The newest full Moon is this afternoon, Oct. 1, 2020, appearing “opposite” the Sun (in Earth-based longitude) at 5:05 p.m. EDT. The Moon will appear full for about three days around this time, from Wednesday morning through Saturday morning.
As the full Moon closest to the autumnal equinox (the end of summer and start of fall), this is the Harvest Moon. During the harvest season farmers sometimes need to work late into the night by the light of the Moon. The full Moon rises an average of 50 minutes later each night, but for the few nights around the Harvest Moon, the Moon seems to rise at nearly the same time: just 25 to 30 minutes later across the northern USA, and only 10 to 20 minutes later farther north in Canada and Europe. The Harvest Moon is an old European name with the Oxford English Dictionary giving 1706 as the year of its first published use. Most years the Harvest Moon falls in September but this is one of the years it falls in October. Blue Moon Month
Two Full Moons
October 2020 is a “Blue Moon” month with two full Moons. The first full Moon is on October 1st. The second, a so-called “Blue Moon,” occurs on October 31st. In recent years, people have been using the name Blue Moon for the second of two full moons in a single calendar month. An older definition of Blue Moon is that it’s the third of four full moons in a single season.The song, “Blue Moon” was originally sung by The Marcels.
The Maine Farmer’s Almanac first published “Indian” names for the full Moons in the 1930s. Over time these names have become widely known and used. According to this almanac, as the full Moon in October and the first full Moon of fall, the Algonquin tribes in what is now the northeastern USA called this the Travel Moon, the Dying Grass Moon, or the Sanguine or Blood Moon. Some sources indicate that the Dying Grass, Sanguine, and Blood Moon names are related to the turning of the leaves and dying back of plants with the start of fall. Others indicate that the names Sanguine or Blood Moon are associated with hunting to prepare for winter. (I have read that the name “Travel Moon” comes from observing the migration of birds and other animals preparing for the winter. I don’t know, but this name may also refer to the season when the more northern tribes would move down from the mountains for the winter. For example, both the Iroquois and Algonquin would hunt in the Adirondacks in the summertime but would leave to avoid the harsh mountain winter.)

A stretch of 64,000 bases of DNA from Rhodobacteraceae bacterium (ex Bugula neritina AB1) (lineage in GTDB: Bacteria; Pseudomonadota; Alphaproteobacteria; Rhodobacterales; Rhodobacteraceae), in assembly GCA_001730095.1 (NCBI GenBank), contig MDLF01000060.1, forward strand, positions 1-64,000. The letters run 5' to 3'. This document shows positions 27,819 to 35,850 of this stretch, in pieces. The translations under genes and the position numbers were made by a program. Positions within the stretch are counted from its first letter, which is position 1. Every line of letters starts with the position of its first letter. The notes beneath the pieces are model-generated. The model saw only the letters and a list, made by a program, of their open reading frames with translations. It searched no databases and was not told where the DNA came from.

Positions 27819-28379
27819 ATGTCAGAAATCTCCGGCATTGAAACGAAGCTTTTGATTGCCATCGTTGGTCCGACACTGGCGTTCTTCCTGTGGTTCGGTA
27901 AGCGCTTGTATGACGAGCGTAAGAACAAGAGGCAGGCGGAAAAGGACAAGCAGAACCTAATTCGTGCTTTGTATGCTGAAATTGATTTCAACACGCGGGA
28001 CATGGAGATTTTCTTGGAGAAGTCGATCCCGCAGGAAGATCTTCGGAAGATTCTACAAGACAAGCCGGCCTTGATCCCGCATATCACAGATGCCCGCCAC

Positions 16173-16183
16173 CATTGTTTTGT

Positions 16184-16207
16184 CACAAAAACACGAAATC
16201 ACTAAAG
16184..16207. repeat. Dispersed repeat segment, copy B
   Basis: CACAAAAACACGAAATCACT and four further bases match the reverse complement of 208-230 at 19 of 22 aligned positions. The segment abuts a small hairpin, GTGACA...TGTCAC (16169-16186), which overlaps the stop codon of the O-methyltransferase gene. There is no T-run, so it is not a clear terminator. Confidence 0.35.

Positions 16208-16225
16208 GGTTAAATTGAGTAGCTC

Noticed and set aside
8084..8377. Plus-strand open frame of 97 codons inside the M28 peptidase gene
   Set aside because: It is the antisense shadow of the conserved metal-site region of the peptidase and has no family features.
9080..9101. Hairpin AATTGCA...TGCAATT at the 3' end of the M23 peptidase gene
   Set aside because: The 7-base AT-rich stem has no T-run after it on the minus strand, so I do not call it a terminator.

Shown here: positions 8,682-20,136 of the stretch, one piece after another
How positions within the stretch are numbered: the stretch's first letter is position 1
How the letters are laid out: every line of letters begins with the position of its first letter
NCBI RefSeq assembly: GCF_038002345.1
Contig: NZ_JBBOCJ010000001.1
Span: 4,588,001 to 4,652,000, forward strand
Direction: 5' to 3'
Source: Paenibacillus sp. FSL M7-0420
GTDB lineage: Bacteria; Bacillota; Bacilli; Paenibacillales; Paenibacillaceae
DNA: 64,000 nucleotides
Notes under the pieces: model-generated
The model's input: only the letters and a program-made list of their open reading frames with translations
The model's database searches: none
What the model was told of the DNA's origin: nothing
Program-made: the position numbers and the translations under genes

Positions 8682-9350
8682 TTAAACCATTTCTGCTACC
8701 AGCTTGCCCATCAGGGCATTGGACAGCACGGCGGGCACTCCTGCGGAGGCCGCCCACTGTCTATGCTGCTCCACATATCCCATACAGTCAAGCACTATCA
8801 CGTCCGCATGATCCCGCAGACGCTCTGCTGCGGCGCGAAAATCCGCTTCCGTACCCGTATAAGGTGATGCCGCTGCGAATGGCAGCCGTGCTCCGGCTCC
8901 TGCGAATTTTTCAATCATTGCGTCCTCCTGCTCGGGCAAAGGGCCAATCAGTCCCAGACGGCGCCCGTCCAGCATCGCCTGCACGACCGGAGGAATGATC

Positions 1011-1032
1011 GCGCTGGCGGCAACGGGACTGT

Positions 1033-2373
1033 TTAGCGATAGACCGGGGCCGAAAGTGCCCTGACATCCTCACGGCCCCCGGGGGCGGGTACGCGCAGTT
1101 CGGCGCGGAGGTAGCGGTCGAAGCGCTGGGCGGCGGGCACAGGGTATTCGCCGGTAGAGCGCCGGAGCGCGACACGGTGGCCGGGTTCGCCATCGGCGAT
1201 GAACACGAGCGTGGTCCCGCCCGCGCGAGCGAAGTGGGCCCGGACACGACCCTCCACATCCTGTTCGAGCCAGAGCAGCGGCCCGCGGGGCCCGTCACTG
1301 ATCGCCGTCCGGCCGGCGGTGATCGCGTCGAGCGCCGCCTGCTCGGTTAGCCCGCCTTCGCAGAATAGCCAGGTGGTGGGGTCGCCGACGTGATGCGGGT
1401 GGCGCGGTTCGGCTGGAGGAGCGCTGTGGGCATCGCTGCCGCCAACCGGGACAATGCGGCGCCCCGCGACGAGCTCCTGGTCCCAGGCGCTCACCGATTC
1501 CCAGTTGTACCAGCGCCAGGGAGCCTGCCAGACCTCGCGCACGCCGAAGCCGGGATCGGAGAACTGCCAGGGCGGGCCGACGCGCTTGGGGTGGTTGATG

In China, Vietnam, and some other Asian countries, this full Moon corresponds with the Mid-Autumn Festival, a traditional harvest festival. In China, other names for this festival include the Moon Festival, the Mooncake Festival, and the Reunion Festival (with wives in China visiting their parents, then returning to celebrate with their husband and his parents). Part of the festival includes offerings to the Moon Goddess Chang’e (the name the China National Space Agency gives their lunar missions).
In Korea, this full Moon corresponds with the harvest festival Chuseok, during which Koreans leave the cities to return to their traditional hometowns and pay respects to the spirits of their ancestors.
This full Moon corresponds with the first of the two Japanese Tsukimi or “Moon-Viewing” festivals. This festival includes the tradition of offering sweet potatoes so this full Moon is sometimes called Imomeigetsu (which translates as “potato harvest Moon”). The Japanese full Moon festivities have become so popular that they extend for several days after the full Moon.
This full Moon occurs around the end of the seasonal monsoon rains in the Indian Subcontinent. For Buddhists, this full Moon is Pavarana, the end of Vassa, the three-month period of fasting for Buddhist monks tied to the monsoons (Vassa is sometimes given the English names “Rains Retreat” or “Buddhist Lent”). In Laos this full Moon corresponds with Boun Suang Huea or the Boat Racing Festival (which will occur on Saturday, Oct. 3, 2020). In Sri Lanka, this is Vap Poya, which is followed by the Kathina festival, during which people give gifts to the monks, particularly new robes (so this lunar month is sometimes called the Month of Robes).
In most lunisolar calendars the months change with the new Moon and full Moons fall in the middle of the lunar months. This full Moon is in the middle of the eighth month of the Chinese calendar and near the middle of Safar, the second month of the Islamic year.
In the Hebrew calendar, this full Moon falls near the start of the Sukkoth holiday, a 7-day holiday tied to the 15th day of the lunar month of Tishrei (the 15th day of a lunar month is close to if not the same as the day of the full Moon). Sukkoth is also known as the Feast of Tabernacles or the Feast of the Ingathering. Sukkoth ties back to both the sheltering of the people of Israel during the 40 years in the wilderness in the Book of Leviticus and a harvest festival in the Book of Exodus. Often for this holiday a temporary hut symbolic of a wilderness shelter is built, and the family eats, sleeps, and spends time in this shelter. This year Sukkoth starts at sunset on Friday, Oct. 2, 2020.
As usual, the wearing of suitably celebratory celestial attire is encouraged in honor of the full Moon. And you might want to consider celebrating the harvest; enjoying a mooncake; visiting your hometown, parents, and in-laws (observing appropriate social distancing, of course); and camping out.
As for other celestial events between now and the full Moon after next:
As autumn continues the daily periods of sunlight continue to shorten. For the Washington, DC area (using the location of NASA Headquarters), on the day of the full Moon (Thursday, Oct. 1, 2020), morning twilight will begin at 6:07 AM, sunrise will be at 7:05 AM, solar noon will be at 12:57:31 p.m. when the Sun will reach its maximum altitude of 47.6 degrees, sunset will be at 6:50 PM, and evening twilight will end at 7:47 PM.